Lifestyle

Vet warns of rise in parvovirus

BE AWARE: Vet Cassie Gleeson examines 14-week-old border collie puppy Sasha.
BE AWARE: Vet Cassie Gleeson examines 14-week-old border collie puppy Sasha. Kate Czerny

SIX cases of the deadly parvovirus have been diagnosed in just one morning at an Ipswich vet clinic.

The recent hot weather warm weather across south-east Queensland has prompted a widespread warning of the potential for a lethal impact on man's best friend.

Anxious dog owners have been bringing their dogs into veterinary clinics such as Greencross Vets Redbank Plains surgery with symptoms such as bloody diarrhoea and vomiting, which in turn leads to dehydration and anemia.

Greencross Vets Redbank Plains veterinary director Dr Rishi Shah says this terrible illness can easily be prevented through an annual vaccination:

"Parvo virus lives in the ground and when it rains and the ground gets muddy, people can take it home with them on their shoes or car tyres," Dr Shah said.

"Dogs with parvo are highly contagious so they have to be put in an isolation ward and since the diarrhoea and vomiting makes them dehydrated, they are put on a drip and a series of antibiotics for several days.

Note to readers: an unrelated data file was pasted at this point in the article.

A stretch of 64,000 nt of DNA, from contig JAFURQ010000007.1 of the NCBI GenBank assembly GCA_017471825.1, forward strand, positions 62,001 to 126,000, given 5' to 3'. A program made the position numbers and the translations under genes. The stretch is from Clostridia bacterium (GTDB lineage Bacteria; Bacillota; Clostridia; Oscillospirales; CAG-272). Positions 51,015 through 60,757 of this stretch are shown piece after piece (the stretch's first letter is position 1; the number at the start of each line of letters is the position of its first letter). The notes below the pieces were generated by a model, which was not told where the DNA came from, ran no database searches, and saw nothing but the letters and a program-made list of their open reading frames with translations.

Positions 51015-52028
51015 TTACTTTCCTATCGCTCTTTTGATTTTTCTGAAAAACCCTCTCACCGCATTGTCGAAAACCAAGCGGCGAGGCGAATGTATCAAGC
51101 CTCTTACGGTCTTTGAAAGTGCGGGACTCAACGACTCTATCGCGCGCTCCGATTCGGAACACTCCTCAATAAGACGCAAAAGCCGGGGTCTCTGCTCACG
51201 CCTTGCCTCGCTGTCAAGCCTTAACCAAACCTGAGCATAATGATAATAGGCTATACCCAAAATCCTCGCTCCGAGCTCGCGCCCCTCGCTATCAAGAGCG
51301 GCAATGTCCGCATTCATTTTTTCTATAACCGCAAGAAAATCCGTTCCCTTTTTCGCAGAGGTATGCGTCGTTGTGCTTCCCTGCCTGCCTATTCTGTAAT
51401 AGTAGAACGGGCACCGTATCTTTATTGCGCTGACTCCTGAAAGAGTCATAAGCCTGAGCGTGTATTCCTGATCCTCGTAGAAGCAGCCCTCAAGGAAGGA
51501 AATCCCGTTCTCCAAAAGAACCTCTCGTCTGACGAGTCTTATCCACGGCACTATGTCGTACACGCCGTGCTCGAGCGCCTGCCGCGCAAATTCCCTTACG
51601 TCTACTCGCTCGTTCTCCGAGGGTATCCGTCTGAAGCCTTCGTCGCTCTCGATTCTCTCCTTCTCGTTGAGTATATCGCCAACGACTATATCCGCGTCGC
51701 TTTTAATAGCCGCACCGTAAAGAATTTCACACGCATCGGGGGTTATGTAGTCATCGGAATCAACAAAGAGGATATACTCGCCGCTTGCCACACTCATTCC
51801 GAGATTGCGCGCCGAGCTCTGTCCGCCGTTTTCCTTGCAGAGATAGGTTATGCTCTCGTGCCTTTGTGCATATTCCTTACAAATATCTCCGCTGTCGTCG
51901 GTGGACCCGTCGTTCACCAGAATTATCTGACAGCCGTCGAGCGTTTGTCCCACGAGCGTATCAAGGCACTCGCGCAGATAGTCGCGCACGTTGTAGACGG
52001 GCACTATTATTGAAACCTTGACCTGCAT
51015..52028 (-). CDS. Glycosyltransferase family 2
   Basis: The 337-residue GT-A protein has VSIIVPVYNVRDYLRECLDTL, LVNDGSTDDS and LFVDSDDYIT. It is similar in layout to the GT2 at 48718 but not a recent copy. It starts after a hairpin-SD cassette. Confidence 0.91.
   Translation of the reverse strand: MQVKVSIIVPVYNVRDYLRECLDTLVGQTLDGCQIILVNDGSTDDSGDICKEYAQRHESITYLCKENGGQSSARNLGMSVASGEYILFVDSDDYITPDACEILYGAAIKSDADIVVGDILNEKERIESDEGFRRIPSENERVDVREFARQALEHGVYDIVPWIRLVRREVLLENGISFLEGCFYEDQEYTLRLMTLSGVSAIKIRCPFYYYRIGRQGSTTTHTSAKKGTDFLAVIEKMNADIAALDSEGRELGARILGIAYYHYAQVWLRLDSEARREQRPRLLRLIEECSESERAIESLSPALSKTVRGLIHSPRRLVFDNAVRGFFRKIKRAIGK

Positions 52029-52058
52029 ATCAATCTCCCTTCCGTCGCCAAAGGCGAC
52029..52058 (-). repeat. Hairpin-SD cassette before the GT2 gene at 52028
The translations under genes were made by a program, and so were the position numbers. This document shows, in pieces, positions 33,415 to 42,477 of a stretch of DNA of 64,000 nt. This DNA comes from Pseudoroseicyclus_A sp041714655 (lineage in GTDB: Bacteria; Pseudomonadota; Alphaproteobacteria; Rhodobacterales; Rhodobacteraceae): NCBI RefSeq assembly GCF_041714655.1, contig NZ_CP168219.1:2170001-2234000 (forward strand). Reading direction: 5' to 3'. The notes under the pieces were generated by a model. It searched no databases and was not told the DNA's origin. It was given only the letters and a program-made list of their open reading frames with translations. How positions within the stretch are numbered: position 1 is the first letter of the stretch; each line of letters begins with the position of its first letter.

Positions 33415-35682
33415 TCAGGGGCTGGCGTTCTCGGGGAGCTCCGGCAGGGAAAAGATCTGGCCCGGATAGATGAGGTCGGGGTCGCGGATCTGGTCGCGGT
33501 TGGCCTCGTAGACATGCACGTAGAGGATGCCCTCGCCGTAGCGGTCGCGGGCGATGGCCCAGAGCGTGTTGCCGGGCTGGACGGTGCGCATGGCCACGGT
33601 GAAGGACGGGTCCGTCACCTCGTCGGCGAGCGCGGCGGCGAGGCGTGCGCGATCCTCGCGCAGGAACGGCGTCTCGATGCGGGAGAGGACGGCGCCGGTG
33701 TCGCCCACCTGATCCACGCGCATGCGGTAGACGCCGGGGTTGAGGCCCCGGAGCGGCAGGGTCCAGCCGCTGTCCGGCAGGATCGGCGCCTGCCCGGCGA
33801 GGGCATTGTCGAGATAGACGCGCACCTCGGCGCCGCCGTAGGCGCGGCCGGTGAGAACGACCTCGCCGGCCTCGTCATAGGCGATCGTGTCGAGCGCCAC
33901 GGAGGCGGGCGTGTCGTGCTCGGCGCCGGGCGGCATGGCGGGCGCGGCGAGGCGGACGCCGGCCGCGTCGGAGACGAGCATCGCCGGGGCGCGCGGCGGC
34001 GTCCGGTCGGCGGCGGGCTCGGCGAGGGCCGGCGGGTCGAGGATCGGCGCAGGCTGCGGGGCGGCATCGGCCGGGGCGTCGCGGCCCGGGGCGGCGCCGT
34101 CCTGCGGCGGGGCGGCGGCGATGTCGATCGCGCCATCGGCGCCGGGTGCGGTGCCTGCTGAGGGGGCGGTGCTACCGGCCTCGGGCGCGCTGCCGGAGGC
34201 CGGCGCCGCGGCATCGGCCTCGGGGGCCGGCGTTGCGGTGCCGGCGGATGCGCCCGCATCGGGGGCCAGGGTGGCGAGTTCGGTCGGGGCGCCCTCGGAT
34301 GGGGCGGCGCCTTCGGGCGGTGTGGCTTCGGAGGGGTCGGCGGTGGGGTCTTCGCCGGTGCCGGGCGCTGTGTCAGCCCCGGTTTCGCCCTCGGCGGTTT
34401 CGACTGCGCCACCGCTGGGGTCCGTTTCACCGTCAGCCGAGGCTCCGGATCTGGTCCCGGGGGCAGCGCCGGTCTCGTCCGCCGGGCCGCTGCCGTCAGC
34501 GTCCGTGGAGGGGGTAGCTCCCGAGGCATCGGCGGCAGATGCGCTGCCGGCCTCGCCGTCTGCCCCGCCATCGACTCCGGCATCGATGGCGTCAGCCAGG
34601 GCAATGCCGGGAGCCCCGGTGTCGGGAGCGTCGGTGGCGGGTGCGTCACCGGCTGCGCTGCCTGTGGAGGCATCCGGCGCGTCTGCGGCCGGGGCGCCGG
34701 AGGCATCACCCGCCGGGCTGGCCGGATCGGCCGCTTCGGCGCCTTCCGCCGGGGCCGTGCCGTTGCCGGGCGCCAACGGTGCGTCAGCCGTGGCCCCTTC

"This treatment can be very expensive; up to $900 on the first day alone."

To prevent this high cost and the possible euthanasia of a parvo-stricken dog, Dr Shah recommends that all dog owners should now have their pets vaccinated with a series of three vaccinations between six to 16 weeks followed by an annual injection.

"These vaccinations are not as expensive as people have been lead to believe, especially as the cost includes a full general health check and a 20 minute consultation with a vet," Dr Shah said.

"I urge all owners to have their dogs vaccinated - this terrible virus is so easy to prevent."

For information, visit greencrossvet.com.au or call Greencross Vets Redbank Plains on 3814 3333.

Parvo facts

  • Only contagious to dogs.
  • The younger dog, the greater chance it will not recover.
  • Dogs that recover are often susceptible to other diseases.

Topics:  parvovirus




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